‘Novans learn how to pay for Law School

Gabrielle Gesek

Dr. Jeffrey Hanson, an authority on legal education finance and a Financial Consultant for the Law School Admission Council (LSAC), presented to 20 Villanova undergraduate students on Tuesday, March 10, at 10 a.m. in Falvey Memorial Library on how to finance a legal education.  

“You need to start living like a law student today,” Dr. Hanson told Villanova students.  “Eighty five percent of all students have to borrow money for law school and typically accumulate around $100,000-$200,000 in debt,” Dr. Hanson said.  

Dr. Hanson offered advice on the best options for financing law school to minimize a student’s total debt accumulation.  He explained that saving money now is crucial, because personal savings will help limit the amount a student needs to borrow in interest-accruing loans.  Funding a higher education requires preparation and planning, so deadlines and procedures need to be followed carefully.  “Do not pick the cheapest school based on the sticker price,” Hanson advised. “Look at what school will make you borrow the least when making your decision.”

Almost every school offers financial aid, grants and merit scholarships to help provide a more affordable education.  Rarely do students pay the full advertised tuition rate for a school, but it does require time and effort to properly apply for the various form of aid available.  

“The goal is not to get a JD law degree but to become a lawyer,” Hanson said. 

Emphasizing the importance of keeping the end goal in sight, Hanson encouraged students to create a “39 Month Budget Plan” before undertaking law school.  Financial aid is only available for 27 of those 39 months, with six months of summer and six months before the bar results, requiring prior financial planning.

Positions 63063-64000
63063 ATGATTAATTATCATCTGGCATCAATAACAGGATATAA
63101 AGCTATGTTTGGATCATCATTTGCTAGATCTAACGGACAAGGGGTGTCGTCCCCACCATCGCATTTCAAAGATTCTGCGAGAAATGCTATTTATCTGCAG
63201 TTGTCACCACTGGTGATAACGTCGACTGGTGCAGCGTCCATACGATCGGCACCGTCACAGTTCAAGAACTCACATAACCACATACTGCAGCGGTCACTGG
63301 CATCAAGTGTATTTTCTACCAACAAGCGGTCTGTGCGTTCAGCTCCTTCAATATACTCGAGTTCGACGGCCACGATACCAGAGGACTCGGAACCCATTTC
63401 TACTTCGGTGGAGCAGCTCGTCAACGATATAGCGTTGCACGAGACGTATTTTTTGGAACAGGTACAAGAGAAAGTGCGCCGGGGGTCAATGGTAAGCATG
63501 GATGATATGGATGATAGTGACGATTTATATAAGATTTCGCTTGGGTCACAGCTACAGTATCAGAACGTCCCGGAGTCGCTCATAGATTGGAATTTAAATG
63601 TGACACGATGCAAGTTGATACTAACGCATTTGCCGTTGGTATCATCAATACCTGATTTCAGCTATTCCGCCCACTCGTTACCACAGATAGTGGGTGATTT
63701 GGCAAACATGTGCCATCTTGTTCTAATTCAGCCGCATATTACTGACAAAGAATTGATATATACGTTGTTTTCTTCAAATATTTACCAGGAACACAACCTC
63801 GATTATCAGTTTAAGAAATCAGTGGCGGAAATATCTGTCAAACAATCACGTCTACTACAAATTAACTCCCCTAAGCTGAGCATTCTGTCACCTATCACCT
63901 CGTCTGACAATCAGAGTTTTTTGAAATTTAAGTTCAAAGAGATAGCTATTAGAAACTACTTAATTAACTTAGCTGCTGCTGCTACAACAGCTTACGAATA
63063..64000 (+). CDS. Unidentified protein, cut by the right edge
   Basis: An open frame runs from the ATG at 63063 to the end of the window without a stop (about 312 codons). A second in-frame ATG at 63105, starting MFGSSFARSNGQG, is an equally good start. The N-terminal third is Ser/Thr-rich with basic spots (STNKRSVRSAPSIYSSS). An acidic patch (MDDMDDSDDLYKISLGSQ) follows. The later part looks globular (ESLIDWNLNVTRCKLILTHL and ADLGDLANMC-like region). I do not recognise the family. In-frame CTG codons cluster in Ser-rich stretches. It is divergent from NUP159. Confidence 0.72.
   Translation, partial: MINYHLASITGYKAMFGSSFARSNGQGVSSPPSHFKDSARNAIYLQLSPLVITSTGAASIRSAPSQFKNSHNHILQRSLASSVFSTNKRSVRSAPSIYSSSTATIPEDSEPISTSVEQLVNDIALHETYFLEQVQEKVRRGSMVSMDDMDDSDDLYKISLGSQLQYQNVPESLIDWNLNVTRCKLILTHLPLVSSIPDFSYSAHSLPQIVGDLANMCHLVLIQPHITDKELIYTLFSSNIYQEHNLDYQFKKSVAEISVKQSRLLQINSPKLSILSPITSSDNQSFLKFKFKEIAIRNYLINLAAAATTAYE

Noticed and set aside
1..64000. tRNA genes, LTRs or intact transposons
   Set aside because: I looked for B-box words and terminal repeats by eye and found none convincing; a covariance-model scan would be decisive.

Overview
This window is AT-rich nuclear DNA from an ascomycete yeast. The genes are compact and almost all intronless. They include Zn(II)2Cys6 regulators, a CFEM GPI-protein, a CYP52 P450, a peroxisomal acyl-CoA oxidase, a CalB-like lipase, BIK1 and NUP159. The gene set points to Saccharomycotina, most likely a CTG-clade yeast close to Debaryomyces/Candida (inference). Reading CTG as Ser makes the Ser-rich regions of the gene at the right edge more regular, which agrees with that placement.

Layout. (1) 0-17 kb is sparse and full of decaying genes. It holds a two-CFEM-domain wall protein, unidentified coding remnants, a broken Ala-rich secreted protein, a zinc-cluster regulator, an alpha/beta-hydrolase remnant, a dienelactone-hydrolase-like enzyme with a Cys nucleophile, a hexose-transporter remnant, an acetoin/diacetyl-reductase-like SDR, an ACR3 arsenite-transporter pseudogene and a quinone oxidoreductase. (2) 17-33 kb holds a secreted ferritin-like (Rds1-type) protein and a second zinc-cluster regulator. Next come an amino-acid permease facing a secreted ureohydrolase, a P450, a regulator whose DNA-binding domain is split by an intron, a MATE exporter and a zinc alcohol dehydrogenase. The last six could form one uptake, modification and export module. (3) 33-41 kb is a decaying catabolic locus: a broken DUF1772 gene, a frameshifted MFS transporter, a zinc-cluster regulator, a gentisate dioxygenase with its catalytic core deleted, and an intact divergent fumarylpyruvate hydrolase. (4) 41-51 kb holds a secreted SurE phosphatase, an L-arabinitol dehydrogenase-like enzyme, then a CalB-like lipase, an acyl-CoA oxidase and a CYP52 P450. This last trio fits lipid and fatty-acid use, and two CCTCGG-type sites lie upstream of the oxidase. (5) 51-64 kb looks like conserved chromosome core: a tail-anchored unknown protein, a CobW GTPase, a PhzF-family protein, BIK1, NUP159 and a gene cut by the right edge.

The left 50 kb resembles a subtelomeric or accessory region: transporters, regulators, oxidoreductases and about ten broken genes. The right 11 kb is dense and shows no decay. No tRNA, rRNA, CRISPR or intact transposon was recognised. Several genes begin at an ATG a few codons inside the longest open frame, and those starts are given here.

Living and food expenses, textbooks, supplies, and personal expenses all need to be factored into the cost of attendance.  Most first year law students are highly discouraged from working part-time during the school year because of the academic intensity of the first year, so students should not expect to earn money then.  Summers are also a difficult time to earn and save money because many of the jobs available to law students are not paid positions but rather volunteer.  

Jumping ahead to after graduation, Hanson informed students on what steps to take in repaying student loans. 

“Funds must be repaid in the future,” Hanson warned. 

Federal Direct Loans, like the Direct Unsubsidized Student Loan and the Direct PLUS Loan, are better options than taking out private loans as they offer more competitive and stable interest rates, according to Hanson. Hanson also discouraged students from beginning to pay back loans while in school and advised them to wait until after graduation to begin repayment.  

Asking questions about application deadlines, scholarship opportunities and FASFA materials will make affording law school more manageable, according to Hanson.  Websites such as LSCAC.org, SutdentAid.gov, and StudentLoans.gov are helpful resources in the financing a legal education.